- The Washington Times - Wednesday, December 5, 2001

As Secretary of State Colin Powell arrived in Ankara yesterday for meetings with Turkish leaders,

Cyprus President Glafcos Clerides and Turkish Cypriot leader Rauf Denktash returned to direct talks for the first time since 1997.

The secretary's visit to Turkey is no coincidence. The current escalation of tension between Greece and Turkey over the fate of Cyprus threatens to undermine alliances that are crucial to the successful prosecution of America's war on terrorism.

Turkey is attempting to use its strategic position to reframe the terms of political negotiations on Cyprus. Just days after Turkey offered to send special forces to Afghanistan, Prime Minister Bulent Ecevit warned that Ankara will annex northern Cyprus if the European Union permits the divided republic to enter its ranks in next year's anticipated expansion without a settlement.

Turkey has initiated a high-stakes battle of wills with the EU, and neither side is likely to balk. The dispute could force the U.S. to choose sides between Turkey and the EU at a time when it desperately needs both Europe's full political and moral support and Turkey's military bases and materiel not to mention its symbolic role as the only Muslim democracy in the Middle East. Therefore, Washington has a direct interest in averting a Turkey-EU meltdown over Cyprus.

The brokering of a final settlement in Cyprus before the EU vote in December 2002 is the only way to avoid a major crisis within NATO.

Mr. Clerides and Mr. Denktash will have to devise a settlement that assuages the psychological and physical suffering both sides in Cyprus have endured since intercommunal violence erupted 38 years ago. In a transition that may take years, Greek and Turkish Cypriots will also have to realign their expectations with the reality of each other's needs.

The initial phase of a transition should focus on territorial readjustment; freedom of movement, employment, and property; economic development in the north; and the settlers from Turkey.

The Turkish side has held onto the ghost town of Varosha, adjacent to Famagusta, as a negotiating chip. Most Turkish Cypriots recognize that territorial readjustment will permit tens of thousands of Greek Cypriot refugees to eventually settle there. Varosha will take years to rebuild, providing an important test for Greek Cypriots, who will have to manage an emotional process that decides which refugees return to Varosha and which do not.

The greatest challenge during the transition period will involve implementation of the three freedoms of movement, employment, and property. The EU and the Greek Cypriots have made clear that these basic freedoms, endorsed by both sides in a high-level 1977 agreement, will have to be accepted in a unified Cyprus.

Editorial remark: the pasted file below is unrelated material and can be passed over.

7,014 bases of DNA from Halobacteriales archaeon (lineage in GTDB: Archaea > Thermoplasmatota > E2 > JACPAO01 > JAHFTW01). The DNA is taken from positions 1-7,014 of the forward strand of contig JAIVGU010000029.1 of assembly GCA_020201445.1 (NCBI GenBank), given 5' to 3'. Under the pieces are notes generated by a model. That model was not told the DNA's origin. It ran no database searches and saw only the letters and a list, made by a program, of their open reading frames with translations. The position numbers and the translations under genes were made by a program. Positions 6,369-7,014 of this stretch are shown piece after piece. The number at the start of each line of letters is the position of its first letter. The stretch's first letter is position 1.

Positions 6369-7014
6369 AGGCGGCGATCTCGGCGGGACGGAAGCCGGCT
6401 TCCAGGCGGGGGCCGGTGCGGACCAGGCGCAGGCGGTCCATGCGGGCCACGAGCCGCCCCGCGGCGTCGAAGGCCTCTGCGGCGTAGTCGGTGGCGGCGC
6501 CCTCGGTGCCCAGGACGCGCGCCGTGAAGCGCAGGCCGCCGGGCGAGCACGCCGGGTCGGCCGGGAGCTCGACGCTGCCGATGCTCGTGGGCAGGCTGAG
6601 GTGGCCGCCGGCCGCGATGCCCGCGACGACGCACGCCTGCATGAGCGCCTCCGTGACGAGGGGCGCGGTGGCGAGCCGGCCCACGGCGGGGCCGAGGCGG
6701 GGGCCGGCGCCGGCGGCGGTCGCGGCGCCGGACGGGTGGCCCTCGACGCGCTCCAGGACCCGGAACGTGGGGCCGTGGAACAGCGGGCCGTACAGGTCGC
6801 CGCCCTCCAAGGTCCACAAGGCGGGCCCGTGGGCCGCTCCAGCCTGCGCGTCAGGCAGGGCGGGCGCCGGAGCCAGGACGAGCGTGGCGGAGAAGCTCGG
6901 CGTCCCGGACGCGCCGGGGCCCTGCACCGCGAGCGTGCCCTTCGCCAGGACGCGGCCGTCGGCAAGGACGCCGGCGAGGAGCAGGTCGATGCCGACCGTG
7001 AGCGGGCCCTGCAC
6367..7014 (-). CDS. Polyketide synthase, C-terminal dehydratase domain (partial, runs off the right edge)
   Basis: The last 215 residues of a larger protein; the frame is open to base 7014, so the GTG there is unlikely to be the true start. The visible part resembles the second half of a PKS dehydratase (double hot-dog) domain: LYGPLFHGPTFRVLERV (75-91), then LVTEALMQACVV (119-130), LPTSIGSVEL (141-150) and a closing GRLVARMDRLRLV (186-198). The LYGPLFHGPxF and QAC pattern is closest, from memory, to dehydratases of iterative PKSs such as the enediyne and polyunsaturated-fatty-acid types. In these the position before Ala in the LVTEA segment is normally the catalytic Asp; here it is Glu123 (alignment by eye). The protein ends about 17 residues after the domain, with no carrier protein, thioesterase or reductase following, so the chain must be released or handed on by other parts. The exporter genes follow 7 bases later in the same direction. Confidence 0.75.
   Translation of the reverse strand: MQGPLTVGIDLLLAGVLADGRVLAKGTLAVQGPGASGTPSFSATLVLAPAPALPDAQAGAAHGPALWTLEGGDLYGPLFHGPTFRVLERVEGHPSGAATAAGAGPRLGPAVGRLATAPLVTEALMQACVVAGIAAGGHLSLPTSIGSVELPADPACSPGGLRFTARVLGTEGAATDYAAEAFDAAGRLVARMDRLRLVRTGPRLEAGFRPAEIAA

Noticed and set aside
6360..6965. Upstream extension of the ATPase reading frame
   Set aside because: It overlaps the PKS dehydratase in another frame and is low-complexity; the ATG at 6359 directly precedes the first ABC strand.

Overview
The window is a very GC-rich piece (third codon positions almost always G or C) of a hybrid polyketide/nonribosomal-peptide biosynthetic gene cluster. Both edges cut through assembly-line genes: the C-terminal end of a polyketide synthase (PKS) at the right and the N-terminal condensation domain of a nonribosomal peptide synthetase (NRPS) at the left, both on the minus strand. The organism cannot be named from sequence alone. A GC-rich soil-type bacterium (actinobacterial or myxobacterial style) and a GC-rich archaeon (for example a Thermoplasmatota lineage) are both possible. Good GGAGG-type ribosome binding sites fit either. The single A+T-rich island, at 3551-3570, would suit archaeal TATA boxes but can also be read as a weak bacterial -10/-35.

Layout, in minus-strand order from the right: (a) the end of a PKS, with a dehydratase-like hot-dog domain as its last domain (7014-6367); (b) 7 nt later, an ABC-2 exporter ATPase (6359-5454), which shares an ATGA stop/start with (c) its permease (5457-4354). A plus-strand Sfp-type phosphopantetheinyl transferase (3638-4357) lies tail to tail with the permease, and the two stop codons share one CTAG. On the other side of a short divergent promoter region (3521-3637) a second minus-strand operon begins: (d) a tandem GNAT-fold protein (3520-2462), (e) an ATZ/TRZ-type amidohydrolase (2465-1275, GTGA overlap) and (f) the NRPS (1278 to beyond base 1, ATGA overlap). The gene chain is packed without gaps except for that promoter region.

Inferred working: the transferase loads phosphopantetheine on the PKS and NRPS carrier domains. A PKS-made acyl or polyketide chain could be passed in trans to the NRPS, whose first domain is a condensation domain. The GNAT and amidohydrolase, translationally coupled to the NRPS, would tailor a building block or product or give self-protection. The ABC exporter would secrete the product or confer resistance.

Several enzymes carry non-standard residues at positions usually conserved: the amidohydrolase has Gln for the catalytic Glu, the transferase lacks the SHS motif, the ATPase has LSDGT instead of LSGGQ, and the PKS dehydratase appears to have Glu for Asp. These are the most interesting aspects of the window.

Memories of living under Greek Cypriot extremist violence prior to 1974 have made Turkish Cypriots wary of the three freedoms. They will need to trust Greek Cypriots again if they are to accept the return of Greek Cypriot refugees and workers to the north.

Greek Cypriots have their own memories of Turkish Cypriot extremists and the 1974 crisis, and will seek assurances that a new government will keep such extremists in check. If the government can limit intercommunal violence, Greek and Turkish Cypriots may regain the confidence to live and work among each other.

The economic situation in the north is desperate, and the income disparity between the two communities is widening. The Turkish economic crisis has only exacerbated the situation. Although Turkish Cypriots yearn for EU membership, they are fearful that wealthier Greek Cypriots will buy out their businesses and land.

That is why a comprehensive economic development program in the north will have to precede Turkish Cypriot acceptance of the freedoms of employment and property.

The toughest problem may involve the so-called settlers. The Cyprus government demands that all Turkish settlers return to Turkey, but the definition of a "settler" is unclear. After all, many settlers have intermarried with Turkish Cypriots over the years and have integrated into Cypriot life.

Given the right financial incentives, many recent settlers, who are mostly poor laborers from Anatolia, might return to Turkey. The Turkish side should agree to return as many of these settlers to Turkey as possible. In exchange, those who choose to remain in Cyprus should receive Cypriot citizenship.

The clock is ticking in Cyprus. After 38 years of conflict and 27 years of de facto division, the current convergence of geopolitical interests may finally necessitate a settlement. As the U.S.-led war against international terrorism intensifies, such a settlement will be critical to a cohesive NATO alliance.

Ankara, Athens and Nicosia must work under U.N. auspices, with vocal support from the U.S. and the EU, to support a determined and engaged negotiating process.

In brokering an agreement, Greek and Turkish Cypriots must plan a balanced transition process that will rebuild the trust essential to a lasting Cypriot peace.

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